Kaya: It’s a really weird thing, because you are really stoked on how many people are listening to you, and you can see where they are listening as well. I think our Spotify numbers for the year came in at 4.6 million listeners, so for us that was really cool, but we don’t see any money from that, and we don’t do this for the money, but it is a very strange think to see how many people listen to you, but as you said it’s not there in merch or ticket sales. If this was the early 2000’s we would be killing it (Laughs) but it’s fine, we will never complain about getting to do this.
It’s a lot harder for bands nowadays because a lot of people do put a lot of stock into things like streaming numbers, social media likes and all that, but it doesn’t translate to anything tangible in the real world.
Kaya: Yeah exactly. We were talking about this the other day, we were saying how weird it is that laptops don’t come with cd players anymore and we were getting bummed out because it means people aren’t buying cd’s anymore, and you see HMV closing all over the place as well. The one in the centre of Leeds where we live has just closed and that’s really lame. But I’m guilty of it myself, the last time I got up and went into a shop and waited for a CD to come out was Grey Britain by Gallows, but it’s so easy now to just go on Spotify and listen to music. It’s quite depressing.
You mentioned a moment ago that if you were around in the 2000’s you would be huge. I’ll be honest with you, Starve is one of my favourite albums of 2019, and I think that is largely in part due to the fact it sounds like a lot of the albums and bands I grew up listening to at that time. How was it for you as a band to make an album that sounds so nostalgic, but also so fresh and current in today’s scene?
Kaya: We did an album before Starve and we wrote an album at that time that we knew the people that were following us then would love. All the Blood Youth fans at that time loved that album because it was our formula, it was an extension of what we did on the e.p, but after we did that album people started to figure us out and thought we were going to go way more melodic. Someone said they thought we were going to sound like You Me At Six because we had a lot of melodic parts. We hated that, we absolutely hated the fact people had figured out our whole career from that. We went away and we wanted to make an album for us, and who gives a fuck is no one else likes us. We like bands like Slipknot, Korn and Every Time I Die, so we set out to write an album that we liked and would want to listen to if we were teenagers. The day after we finished recording Starve we went on tour with Stone Sour and Corey Taylor…I feel like such a fucking name dropper (laughs). He was stood around talking with us about the making of Iowa and it was so strange that we had written an album that is kind of based around what we like to hear and now we are here talking to one of the guys that started it all for us, so that was a real full circle moment for us. So, to answer your question we just wanted to create something that was personal, dark, just something that wasn’t predictable because we felt that we had become quite predictable at that time.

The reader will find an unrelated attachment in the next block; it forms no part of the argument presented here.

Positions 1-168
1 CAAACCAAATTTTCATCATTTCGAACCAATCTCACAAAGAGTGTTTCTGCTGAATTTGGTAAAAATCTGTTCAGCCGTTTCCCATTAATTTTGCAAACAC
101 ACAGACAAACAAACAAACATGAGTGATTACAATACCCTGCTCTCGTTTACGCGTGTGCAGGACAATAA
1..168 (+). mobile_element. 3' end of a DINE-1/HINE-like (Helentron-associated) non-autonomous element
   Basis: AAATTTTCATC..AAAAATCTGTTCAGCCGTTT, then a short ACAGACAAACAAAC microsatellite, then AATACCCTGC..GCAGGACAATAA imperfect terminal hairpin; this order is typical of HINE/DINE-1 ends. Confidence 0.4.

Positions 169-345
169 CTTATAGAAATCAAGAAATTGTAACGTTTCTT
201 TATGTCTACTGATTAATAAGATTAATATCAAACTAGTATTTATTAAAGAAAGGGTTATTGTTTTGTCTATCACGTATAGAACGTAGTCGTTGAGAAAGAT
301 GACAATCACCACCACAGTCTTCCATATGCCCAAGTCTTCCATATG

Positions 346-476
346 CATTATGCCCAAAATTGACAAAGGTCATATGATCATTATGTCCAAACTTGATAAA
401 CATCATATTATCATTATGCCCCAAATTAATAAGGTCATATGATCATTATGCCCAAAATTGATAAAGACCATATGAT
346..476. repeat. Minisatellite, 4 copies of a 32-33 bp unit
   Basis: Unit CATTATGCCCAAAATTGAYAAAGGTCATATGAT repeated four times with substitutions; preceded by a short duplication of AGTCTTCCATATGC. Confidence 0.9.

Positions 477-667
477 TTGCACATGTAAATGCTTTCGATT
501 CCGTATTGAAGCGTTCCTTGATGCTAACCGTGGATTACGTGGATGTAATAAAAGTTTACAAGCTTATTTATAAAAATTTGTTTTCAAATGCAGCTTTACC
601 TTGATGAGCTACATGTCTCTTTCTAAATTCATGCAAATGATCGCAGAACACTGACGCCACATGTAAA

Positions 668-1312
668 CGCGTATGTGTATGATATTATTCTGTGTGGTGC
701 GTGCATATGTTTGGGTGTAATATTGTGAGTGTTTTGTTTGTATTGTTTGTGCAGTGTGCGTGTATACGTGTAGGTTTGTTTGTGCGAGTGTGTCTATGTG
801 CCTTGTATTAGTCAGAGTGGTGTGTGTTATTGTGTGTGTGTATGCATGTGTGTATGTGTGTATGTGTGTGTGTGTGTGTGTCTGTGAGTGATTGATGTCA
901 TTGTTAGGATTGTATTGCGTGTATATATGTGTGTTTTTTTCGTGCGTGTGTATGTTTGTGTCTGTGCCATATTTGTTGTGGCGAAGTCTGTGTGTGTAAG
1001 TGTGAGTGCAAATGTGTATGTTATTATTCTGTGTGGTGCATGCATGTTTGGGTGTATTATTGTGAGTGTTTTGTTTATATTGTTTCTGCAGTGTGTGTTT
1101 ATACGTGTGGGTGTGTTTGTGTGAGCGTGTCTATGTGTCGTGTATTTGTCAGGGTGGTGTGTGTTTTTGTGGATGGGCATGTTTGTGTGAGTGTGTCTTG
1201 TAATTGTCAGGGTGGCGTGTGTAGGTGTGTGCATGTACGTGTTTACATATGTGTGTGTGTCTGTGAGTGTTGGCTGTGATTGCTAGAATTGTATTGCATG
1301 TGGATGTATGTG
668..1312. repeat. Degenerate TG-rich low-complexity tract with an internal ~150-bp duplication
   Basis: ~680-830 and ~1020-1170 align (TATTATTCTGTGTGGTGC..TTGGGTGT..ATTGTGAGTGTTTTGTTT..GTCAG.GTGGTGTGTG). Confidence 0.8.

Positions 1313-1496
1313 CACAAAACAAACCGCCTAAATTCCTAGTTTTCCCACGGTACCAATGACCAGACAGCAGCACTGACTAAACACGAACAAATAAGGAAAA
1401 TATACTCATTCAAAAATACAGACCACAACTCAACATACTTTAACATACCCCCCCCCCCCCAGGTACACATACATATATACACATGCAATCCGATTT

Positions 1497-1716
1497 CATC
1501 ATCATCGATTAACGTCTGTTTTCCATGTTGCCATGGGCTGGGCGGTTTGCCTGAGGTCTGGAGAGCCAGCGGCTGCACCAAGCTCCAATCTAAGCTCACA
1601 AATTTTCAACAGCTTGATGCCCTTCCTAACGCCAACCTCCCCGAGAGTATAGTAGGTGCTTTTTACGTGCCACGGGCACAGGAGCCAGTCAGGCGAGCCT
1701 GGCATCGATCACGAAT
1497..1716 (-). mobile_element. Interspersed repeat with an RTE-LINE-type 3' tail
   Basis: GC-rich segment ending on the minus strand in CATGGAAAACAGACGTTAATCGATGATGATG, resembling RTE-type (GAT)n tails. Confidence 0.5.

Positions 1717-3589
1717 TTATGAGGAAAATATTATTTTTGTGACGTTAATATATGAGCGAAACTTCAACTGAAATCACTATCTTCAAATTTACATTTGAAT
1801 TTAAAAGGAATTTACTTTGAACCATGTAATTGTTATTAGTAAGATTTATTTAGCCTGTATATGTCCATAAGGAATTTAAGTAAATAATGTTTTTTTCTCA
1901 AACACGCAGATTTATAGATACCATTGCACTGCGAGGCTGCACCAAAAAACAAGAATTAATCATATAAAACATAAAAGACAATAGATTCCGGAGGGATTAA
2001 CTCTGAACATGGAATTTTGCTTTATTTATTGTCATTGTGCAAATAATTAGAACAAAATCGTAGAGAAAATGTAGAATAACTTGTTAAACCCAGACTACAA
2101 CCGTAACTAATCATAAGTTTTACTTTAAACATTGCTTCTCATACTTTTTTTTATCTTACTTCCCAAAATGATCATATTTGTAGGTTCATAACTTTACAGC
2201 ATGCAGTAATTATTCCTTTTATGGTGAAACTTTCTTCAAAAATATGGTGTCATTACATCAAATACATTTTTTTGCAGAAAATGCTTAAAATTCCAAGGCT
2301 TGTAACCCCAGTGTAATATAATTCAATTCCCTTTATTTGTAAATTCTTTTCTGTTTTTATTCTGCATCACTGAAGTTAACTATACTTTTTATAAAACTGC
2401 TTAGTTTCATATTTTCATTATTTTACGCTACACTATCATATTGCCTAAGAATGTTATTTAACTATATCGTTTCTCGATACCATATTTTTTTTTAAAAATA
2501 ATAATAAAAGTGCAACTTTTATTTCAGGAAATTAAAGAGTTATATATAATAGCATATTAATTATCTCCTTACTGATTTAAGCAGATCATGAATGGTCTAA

Before we move on, I have to ask, did you hear any feedback from Corey on the Slipknot cover you guys did?
Kaya: I’m not sure if maybe our management did, because the tour was before we did the Slipknot cover. I feel like he interacted with us online in some way, but he was great to us, he’s such a nice dude. I haven’t heard anything personally about our Slipknot cover but he retweeted it onto his personal page so I’m guessing he listened to it and liked it. I’ve had this conversation before where we have been in front of those types of people and they have always been so sound because they have nothing to prove because they have done it all before, and because they have nothing to prove they aren’t going to be an asshole to you and he wasn’t, he was so sick to us.
Back on topic. When I listened to Starve I found it to be one of the most relatable albums I have heard in a long time, they could be down to the headspace I was in at the time, but I think a large part of it is down to the emotion that comes through it when you listen to it, As a band you clearly right from a very personal place for yourselves, but it also creates a very personal and relatable experience for your fans as well. So how much of that goes through your had when you write music and do you consider how it will be received by the fans when you write it?